One of the gems of Puglia is the town of Alberobello. Getting to Alberobello is quite easy. You can take the train/bus or drive. Experiencing this town is so amazing, photos don’t really do it justice. Leaving this quaint little town is another story. It is so beautiful you just don’t want to go! You may ask, “What makes Alberobello so special?” The answer is simply – trulli!
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Trulli is the traditional Puglian stone hut with those wonderful conical stone roofs. They are found only in the Itria Valley, what’s known as the Murge Region of Puglia. Alberobello has been designated a UNESCO World Heritage site and is one of the 54 UNESCO sites in Italy.
When the Kingdom of Naples which controlled the region put a heavy tax on all houses constructed, the local Counts of Conversano decreed that all new houses will be built in this Trulli fashion. Because the roof was made from loosely stacked stones and could be removed when the tax collector came through the town, trulli was not taxable.
Now you may think that the trulli is an unstable building but it’s quite the opposite.
The base which can be round or square was made with the limestone found in the area and held with mortar. It also has a second stone layer as well. The conical roof is a two-layered process also but the other tiles are layered facing down, making them water and windproof. The single-standing round trulli was mainly used for farm animals. This beautiful trulli was also built to help collect rainwater since there was no water source available to these residences.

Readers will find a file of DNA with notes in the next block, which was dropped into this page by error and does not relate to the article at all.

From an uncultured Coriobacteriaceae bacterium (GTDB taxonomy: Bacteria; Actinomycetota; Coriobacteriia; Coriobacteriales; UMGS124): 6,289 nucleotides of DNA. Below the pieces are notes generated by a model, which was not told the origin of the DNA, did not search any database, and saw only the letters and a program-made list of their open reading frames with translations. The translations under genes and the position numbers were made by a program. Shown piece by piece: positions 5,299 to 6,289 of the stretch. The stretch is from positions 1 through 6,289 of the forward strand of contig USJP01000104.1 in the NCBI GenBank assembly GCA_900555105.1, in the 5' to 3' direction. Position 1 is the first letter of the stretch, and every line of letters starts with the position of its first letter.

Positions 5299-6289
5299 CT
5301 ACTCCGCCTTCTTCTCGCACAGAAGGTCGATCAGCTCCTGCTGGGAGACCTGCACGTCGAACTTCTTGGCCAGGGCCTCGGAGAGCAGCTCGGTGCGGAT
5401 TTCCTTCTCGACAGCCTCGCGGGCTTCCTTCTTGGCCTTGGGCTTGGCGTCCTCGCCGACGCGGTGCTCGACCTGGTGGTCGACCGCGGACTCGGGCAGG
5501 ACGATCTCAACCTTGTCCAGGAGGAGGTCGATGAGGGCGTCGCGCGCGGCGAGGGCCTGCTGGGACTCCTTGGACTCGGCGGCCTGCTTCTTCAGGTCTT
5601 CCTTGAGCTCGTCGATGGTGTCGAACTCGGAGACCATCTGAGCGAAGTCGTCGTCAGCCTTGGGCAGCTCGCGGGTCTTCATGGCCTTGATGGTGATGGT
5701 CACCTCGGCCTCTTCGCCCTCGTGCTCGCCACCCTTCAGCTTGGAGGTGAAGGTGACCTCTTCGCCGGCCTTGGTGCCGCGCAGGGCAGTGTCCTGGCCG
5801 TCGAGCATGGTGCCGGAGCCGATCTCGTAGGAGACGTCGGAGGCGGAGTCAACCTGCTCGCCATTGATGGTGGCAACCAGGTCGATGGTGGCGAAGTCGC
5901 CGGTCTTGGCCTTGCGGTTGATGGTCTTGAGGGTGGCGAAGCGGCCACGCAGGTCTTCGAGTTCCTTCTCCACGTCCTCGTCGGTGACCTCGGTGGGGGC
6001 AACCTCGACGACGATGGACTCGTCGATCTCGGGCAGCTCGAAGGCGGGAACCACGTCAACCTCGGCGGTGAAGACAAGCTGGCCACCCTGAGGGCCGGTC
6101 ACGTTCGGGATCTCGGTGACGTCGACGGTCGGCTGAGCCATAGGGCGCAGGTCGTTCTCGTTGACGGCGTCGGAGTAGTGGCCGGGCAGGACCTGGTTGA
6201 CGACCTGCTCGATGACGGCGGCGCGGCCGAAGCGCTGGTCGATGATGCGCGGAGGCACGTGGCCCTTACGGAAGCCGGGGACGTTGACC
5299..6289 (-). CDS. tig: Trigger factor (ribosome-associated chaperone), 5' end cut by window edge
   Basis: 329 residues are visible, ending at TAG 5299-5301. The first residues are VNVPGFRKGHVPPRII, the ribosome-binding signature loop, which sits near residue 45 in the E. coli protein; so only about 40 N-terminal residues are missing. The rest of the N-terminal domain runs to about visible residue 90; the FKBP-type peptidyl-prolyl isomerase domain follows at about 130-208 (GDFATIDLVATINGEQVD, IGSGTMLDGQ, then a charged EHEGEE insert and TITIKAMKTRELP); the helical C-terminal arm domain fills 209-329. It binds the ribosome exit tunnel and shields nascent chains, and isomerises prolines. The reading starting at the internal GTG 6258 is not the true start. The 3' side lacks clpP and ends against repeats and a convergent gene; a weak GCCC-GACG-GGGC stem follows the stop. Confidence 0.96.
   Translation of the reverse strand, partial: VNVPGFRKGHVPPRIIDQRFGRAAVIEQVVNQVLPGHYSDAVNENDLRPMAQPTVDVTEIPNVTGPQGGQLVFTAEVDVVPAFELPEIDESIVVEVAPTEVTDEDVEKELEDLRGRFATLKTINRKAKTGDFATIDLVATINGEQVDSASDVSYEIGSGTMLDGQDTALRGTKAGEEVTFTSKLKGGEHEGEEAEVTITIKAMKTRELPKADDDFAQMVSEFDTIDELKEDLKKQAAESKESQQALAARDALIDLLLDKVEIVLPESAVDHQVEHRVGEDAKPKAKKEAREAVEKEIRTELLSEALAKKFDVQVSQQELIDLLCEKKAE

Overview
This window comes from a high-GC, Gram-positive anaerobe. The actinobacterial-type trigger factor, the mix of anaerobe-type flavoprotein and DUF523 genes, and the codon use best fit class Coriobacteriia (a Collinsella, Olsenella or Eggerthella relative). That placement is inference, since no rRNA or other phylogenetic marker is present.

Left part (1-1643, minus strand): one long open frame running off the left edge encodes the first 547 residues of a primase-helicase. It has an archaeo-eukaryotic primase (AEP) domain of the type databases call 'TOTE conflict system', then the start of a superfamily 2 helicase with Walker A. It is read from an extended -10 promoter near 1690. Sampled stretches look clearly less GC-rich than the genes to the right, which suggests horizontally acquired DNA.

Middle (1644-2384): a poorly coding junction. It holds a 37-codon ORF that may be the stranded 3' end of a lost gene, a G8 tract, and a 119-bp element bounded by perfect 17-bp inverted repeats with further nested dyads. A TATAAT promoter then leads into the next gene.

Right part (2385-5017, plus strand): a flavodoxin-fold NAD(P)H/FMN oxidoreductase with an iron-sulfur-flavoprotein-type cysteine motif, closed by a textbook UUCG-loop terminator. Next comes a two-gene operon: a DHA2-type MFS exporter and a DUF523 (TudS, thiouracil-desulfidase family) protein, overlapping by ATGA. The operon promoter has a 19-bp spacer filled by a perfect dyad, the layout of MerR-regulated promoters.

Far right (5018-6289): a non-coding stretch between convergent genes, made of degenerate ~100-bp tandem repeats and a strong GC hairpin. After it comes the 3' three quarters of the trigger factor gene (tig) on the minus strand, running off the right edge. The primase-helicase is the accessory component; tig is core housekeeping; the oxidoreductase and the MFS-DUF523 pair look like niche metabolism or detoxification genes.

The conical roofs also told you about the inhabitants who lived there. Three or more roofs meant you were wealthy. They were also painted with a symbol. These symbols were either a sign of the zodiac or religious or primitive symbols of the region. Each trulli has a spire which was also used as an identification of the people living there.
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A Peek Inside
When we visited, there was a nice lady who had her door open. Of course, I neglected to ask her name but she was so willing and generous to show us the inside of her home. She explained that some of the domed roofs have wooden floors with a hole in the middle. The children would sleep there (using a ladder for entry) as that part of the house was always warm.
She was quite proud and really a funny character showing us around. And guess what? There was no admission, not a jar to be found anywhere. She just wanted people to see what these interesting buildings are all about, what lies on the inside. They really are quite beautiful. I asked if I could take her picture, and she sat down and smiled.
Alberobello in 1920
This photo was taken in Alberobello in 1920. I can only imagine what it must have been like to live in these homes back then.
A Different Place to Stay
Many of the trulli have a “holiday sign” on them indicating that you can stay in one like a hotel. You see several signs when walking the streets, indicating that the trulli is available for rent. In fact, our friends Pat and Eugene stayed in one several years ago and are actually staying currently in one again and said they truly enjoyed the experience.